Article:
The B.C. Civil Liberties Association is congratulating the RCMP, Vancouver Police and the Office of the Police Complaint Commissioner for pulling together an informal review process in relation to the police shooting of Alvin Wright. A one-off Memorandum of Understanding has been created that allows the OPCC to review the investigation file and, potentially, ask for further investigative steps or refer the file to the Criminal Justice Branch. The Association has compared the coordinated effort by the police and oversight agency to that of 80’s television hero MacGyver, who often made impromptu contraptions out of random items to solve a crisis he faced.
“It is indeed a sorry day when the police are left to cobble together case-by-case oversight out of duct tape and paper clips, while our political leaders stand idly by and refuse to provide the legislative and resource support for true oversight and civilian investigation,” said Robert Holmes, Q.C., President of the BCCLA. “This gap in oversight of no-charge recommendation files has been notorious since the Frank Paul Inquiry, almost three years ago. There is no excuse for putting the police and the families of those who die in police-involved incidents in this situation.”
The BCCLA has been advised by the RCMP that the RCMP formally requested review of no-charge decision files by the Office of the Police Complaint Commissioner, but because of limited resources, the OPCC was unable to accommodate the request. The RCMP has requested oversight of no-charge decision files, but they haven’t been able to find an independent agency, including the provincial Criminal Justice Branch, who will review them.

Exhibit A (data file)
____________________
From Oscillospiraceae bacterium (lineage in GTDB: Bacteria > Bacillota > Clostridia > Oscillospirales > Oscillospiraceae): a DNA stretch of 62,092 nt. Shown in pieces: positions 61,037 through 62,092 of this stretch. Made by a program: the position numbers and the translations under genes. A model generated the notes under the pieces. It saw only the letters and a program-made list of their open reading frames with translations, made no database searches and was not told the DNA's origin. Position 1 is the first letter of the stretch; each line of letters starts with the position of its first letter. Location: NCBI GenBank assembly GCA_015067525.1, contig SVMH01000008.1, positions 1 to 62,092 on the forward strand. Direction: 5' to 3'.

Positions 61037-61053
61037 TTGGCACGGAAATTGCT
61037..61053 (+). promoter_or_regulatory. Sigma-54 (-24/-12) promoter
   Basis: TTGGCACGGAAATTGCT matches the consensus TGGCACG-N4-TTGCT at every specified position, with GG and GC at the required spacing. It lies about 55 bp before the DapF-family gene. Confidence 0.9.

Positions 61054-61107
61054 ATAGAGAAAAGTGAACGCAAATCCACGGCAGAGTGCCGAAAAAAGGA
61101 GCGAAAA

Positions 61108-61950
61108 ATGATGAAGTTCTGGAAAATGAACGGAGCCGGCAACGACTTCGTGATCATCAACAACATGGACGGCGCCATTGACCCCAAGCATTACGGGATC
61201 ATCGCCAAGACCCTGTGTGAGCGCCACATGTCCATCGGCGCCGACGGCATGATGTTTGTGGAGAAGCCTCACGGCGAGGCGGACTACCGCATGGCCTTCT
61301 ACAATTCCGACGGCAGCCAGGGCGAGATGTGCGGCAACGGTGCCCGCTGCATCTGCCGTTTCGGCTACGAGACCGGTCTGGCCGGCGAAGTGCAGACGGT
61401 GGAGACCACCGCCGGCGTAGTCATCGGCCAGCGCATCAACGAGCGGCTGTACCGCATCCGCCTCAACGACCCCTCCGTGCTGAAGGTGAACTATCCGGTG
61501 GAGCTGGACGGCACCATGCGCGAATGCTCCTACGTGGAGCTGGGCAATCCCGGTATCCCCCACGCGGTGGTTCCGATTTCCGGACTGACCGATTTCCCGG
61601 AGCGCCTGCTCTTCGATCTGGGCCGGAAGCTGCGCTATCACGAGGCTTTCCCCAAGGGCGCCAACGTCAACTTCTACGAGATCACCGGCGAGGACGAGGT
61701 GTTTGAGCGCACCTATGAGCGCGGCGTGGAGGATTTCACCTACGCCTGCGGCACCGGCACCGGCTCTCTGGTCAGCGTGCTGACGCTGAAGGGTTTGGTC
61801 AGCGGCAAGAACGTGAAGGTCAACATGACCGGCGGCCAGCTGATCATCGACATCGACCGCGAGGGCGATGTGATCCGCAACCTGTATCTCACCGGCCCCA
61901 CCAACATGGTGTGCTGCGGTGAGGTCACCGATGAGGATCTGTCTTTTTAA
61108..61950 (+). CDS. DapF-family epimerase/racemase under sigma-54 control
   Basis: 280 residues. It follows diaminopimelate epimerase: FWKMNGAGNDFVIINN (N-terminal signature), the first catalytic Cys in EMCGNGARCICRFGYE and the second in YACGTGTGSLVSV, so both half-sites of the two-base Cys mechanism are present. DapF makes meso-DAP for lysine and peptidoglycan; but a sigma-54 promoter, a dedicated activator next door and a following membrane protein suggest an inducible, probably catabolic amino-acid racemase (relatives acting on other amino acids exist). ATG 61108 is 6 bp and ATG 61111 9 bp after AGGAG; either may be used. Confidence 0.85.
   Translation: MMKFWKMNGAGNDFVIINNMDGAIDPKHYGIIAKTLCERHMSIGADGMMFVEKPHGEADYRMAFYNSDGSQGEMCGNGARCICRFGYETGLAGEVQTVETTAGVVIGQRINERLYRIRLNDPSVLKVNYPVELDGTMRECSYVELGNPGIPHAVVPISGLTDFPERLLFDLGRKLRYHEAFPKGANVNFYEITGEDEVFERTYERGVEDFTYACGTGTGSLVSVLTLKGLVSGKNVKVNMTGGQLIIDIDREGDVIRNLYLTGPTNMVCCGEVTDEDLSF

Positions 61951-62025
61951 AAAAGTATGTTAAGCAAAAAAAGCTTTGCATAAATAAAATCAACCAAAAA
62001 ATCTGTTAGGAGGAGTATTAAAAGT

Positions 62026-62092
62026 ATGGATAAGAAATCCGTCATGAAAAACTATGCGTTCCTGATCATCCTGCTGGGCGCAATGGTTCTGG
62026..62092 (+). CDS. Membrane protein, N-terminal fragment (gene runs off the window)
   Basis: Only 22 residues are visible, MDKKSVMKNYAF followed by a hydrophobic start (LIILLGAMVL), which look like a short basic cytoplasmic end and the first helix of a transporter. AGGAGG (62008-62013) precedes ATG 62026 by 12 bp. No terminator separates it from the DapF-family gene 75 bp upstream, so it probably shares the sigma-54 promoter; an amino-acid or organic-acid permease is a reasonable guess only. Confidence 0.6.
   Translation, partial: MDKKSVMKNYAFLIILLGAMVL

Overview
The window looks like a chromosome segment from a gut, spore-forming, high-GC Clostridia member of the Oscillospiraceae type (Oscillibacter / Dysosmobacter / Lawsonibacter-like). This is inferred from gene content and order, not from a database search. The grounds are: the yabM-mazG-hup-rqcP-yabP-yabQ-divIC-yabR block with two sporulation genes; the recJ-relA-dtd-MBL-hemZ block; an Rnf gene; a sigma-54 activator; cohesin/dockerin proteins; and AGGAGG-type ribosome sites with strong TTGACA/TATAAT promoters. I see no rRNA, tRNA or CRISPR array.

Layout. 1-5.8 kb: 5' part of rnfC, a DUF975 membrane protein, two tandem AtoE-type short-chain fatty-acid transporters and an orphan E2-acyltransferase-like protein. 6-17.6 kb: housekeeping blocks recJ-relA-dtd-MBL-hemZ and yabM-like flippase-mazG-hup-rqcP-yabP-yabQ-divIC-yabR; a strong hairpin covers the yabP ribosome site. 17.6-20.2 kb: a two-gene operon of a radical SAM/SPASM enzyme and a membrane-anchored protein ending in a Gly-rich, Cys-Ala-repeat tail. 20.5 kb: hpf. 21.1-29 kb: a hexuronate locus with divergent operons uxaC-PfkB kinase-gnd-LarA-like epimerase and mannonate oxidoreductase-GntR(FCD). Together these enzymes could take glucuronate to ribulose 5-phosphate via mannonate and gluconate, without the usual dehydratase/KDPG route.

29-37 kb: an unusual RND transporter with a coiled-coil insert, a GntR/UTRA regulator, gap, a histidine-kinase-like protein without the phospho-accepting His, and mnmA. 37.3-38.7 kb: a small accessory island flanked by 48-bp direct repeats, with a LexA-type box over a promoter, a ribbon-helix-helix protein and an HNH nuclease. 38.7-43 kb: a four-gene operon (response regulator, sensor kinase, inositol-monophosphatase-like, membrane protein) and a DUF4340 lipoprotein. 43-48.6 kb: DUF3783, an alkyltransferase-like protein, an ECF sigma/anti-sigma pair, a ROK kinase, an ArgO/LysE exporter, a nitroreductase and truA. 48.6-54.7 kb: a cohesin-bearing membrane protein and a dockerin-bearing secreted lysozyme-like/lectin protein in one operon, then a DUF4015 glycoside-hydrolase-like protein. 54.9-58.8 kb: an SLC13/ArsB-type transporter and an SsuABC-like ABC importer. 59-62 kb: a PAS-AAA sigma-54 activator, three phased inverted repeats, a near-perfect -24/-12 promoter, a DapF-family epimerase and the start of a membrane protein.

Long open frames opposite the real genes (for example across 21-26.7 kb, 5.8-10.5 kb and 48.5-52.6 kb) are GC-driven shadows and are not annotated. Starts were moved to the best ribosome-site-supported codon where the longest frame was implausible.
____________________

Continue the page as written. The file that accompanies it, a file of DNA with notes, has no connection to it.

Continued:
“This is yet another example of the provincial government showing that it thinks the justice system can be done on the cheap. Its track record from legal aid cuts to courthouse closures, from short-staffing court registries and sheriffs to failing to fill judicial vacancies, and from cutting back on coroner’s office resources to refusing to fund underprivileged groups in the Missing Women’s Inquiry is a disgrace,” noted Holmes. “Having this one case addressed isn’t enough. The double standard for those served by the RCMP and those who have local police can’t continue. Someone independent must be responsible for overseeing all police charge recommendations. The public will not accept less.”
The BCCLA has written to the Solicitor General and Attorney General Shirley Bond to ask her to intervene in the matter and direct the Criminal Justice Branch to reform their policy and review no-charge decision files in cases of police-involved death pursuant to her authority under section 2(g) of the Crown Counsel Act.
Robert Holmes, Q.C., President, (604) 838-6856
David Eby, Executive Director, (778) 865-7997